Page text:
Book Review: The Testament of Loki by Joanne Harris

Book Review (7)

The Testament of Loki by Joanne M. Harris

Publisher: Gollancz

Publication date: 17 May 2018

Genre: Adult fantasy

Page count: 304 pages

Format: Paperback proof

Rating: 5 out of 5 stars


I received a copy of this book in exchange for an honest review.  This review is spoiler-free.
I read The Gospel of Loki a couple of years ago and it was one of those books that really grew on me.  It stuck with me long after I finished the last page and I really think that it ignited my interest in Norse mythology.  I had assumed it would be a standalone novel, so you can imagine my delight when I saw it was getting a sequel.



Ragnarok was the End of Worlds.

Asgard fell, centuries ago, and the old gods have been defeated. Some are dead, while others have been consigned to eternal torment in the netherworld – among them, the legendary trickster, Loki. A god who betrayed every side and still lost everything, who has lain forgotten as time passed and the world of humans moved on to new beliefs, new idol and new deities . . .

But now mankind dreams of the Norse Gods once again, the river Dream is but a stone’s throw from their dark prison, and Loki is the first to escape into a new reality.

The first, but not the only one to. Other, darker, things have escaped with him, who seek to destroy everything that he covets. If he is to reclaim what has been lost, Loki will need allies, a plan, and plenty of tricks . . .


So the first thing of note is that this can easily be read as a standalone.  I suppose you don’t really need to read the first if you have a good knowledge of Norse mythology (the Thor films don’t count, y’all).  However I’d highly recommend you do read The Gospel of Loki first because 1) it is fantastic and 2) you’ll have a better grasp on the voices Harris gives to her characters and the various backgrounds and events that come into play in The Testament of Loki.  The second thing to note is that Testament is a very different book from its predecessor.  Rather than a more traditional setting for Norse mythology, this book is takes place in our modern world.  Harris pulls this off incredibly well, however it might come as a bit of a surprise for the unprepared.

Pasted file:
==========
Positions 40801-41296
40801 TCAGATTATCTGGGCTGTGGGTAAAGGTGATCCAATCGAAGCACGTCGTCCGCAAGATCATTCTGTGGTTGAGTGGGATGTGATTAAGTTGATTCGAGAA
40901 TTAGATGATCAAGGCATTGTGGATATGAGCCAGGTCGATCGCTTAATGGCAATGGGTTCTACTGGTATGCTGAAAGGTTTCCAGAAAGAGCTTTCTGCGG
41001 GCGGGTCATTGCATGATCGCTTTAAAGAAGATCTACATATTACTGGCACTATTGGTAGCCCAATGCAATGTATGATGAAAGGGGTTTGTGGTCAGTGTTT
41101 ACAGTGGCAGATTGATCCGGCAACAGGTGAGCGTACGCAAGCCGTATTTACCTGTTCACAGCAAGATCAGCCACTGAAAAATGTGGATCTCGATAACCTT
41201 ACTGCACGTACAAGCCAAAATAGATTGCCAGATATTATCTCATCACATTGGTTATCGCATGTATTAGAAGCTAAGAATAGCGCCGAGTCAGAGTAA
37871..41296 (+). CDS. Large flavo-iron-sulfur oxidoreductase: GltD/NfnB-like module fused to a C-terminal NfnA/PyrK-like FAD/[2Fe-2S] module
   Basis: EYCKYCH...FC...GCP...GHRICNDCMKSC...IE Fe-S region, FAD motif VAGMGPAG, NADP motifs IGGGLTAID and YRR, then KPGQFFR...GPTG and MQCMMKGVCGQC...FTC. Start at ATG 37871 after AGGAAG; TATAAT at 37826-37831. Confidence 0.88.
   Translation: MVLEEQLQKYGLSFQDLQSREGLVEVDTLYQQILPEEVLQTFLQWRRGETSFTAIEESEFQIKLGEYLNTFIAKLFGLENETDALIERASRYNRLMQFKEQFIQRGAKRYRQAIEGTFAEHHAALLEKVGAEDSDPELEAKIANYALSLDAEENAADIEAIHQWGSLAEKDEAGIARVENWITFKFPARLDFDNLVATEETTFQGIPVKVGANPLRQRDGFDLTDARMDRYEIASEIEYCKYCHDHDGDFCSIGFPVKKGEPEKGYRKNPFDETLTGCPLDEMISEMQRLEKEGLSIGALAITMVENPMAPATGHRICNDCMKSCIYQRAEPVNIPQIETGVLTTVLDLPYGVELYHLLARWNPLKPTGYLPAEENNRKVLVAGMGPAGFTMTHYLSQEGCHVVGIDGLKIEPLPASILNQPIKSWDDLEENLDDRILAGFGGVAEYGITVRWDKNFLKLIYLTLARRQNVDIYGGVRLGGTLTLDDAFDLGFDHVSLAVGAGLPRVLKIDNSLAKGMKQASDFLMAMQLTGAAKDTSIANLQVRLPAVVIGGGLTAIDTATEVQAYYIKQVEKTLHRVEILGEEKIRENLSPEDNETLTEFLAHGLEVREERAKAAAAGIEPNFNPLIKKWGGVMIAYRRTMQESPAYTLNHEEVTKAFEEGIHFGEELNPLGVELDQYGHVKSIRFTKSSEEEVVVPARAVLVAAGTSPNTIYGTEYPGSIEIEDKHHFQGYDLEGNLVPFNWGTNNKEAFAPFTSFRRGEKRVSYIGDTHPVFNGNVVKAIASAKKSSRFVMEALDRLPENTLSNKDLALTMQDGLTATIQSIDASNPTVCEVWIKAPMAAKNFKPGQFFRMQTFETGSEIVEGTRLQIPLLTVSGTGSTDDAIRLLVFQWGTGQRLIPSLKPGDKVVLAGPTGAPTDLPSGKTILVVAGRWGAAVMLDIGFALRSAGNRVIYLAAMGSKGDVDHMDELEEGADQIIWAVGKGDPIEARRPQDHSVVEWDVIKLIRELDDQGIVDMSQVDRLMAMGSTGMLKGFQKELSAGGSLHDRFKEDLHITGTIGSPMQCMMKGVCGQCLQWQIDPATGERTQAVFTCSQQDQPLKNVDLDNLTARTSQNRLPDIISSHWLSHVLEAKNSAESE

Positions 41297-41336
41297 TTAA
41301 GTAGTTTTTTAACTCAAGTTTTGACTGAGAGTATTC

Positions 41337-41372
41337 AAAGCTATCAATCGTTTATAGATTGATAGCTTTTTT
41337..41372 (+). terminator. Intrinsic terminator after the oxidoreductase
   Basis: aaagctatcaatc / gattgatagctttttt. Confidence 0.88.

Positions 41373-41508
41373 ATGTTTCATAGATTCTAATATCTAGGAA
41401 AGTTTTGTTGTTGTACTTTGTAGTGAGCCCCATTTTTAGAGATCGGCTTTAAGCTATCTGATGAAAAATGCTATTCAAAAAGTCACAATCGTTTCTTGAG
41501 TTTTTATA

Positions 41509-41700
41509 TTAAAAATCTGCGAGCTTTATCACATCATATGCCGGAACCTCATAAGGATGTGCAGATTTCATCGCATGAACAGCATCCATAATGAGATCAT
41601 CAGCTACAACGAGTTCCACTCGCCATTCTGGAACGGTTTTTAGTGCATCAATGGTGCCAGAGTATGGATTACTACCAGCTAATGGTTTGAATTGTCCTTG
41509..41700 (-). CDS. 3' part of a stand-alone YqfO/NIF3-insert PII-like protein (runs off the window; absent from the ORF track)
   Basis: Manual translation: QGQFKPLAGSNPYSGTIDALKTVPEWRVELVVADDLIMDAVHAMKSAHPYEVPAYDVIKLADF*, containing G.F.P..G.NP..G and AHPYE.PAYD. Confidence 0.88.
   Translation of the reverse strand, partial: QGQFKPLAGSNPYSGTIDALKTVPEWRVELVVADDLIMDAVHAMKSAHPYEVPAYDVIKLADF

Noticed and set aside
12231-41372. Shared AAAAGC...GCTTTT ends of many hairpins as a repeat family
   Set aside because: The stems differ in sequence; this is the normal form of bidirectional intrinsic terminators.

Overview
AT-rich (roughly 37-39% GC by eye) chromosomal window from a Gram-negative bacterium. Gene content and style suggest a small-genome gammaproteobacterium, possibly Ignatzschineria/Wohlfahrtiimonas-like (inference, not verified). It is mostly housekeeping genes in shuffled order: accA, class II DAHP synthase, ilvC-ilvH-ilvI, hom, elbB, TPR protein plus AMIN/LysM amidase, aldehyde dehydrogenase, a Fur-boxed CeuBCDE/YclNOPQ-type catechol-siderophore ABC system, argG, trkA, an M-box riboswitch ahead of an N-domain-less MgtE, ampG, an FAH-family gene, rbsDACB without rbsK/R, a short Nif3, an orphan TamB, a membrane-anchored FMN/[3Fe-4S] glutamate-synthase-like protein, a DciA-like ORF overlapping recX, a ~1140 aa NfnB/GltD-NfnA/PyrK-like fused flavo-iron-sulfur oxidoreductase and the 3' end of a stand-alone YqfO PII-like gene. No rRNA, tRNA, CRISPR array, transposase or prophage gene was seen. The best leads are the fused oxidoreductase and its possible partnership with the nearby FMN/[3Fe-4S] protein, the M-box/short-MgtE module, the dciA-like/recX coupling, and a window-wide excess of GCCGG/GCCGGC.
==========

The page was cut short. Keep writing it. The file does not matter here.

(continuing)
Harris has a gift for writing witty, humorous dialogue, so what better character to channel her creativity than Loki?  I absolutely adored her portrayal of him in Gospel and was pleased to see that he was just as witty, ridiculous, and fabulous in Testament.  The only difference in his character is a good one: he actually gets to interact with mortals in Testament.  I loved his interactions with Jumps and the other mortals he meets.

Is this review short and vague?  You bet it is! But I think that one of the reasons I enjoyed this book so much is that I didn’t know much going in.  So what can you expect in The Testament of Loki?  Pizza, cake, self-care, a fluffy white dog, f/f relationships, gods and monsters, chocolate, and a whole lot of fabulousness.  Fun and silly, yet heartwarming and meaningful, this is the kind of book that you can tell the author had so much fun writing.  I devoured The Testament of Loki in a few sittings and absolutely adored it.


Popping in a quick content warning for self-harm and a couple brief mentions about eating disorders.


Want to purchase a copy of The Testament of Loki?  You can find it at the following sites (affiliate links):

Amazon | Book Depository | Blackwells


Have you read The Testament of Loki or The Gospel of Loki?  Are either in your TBR?  Let me know!

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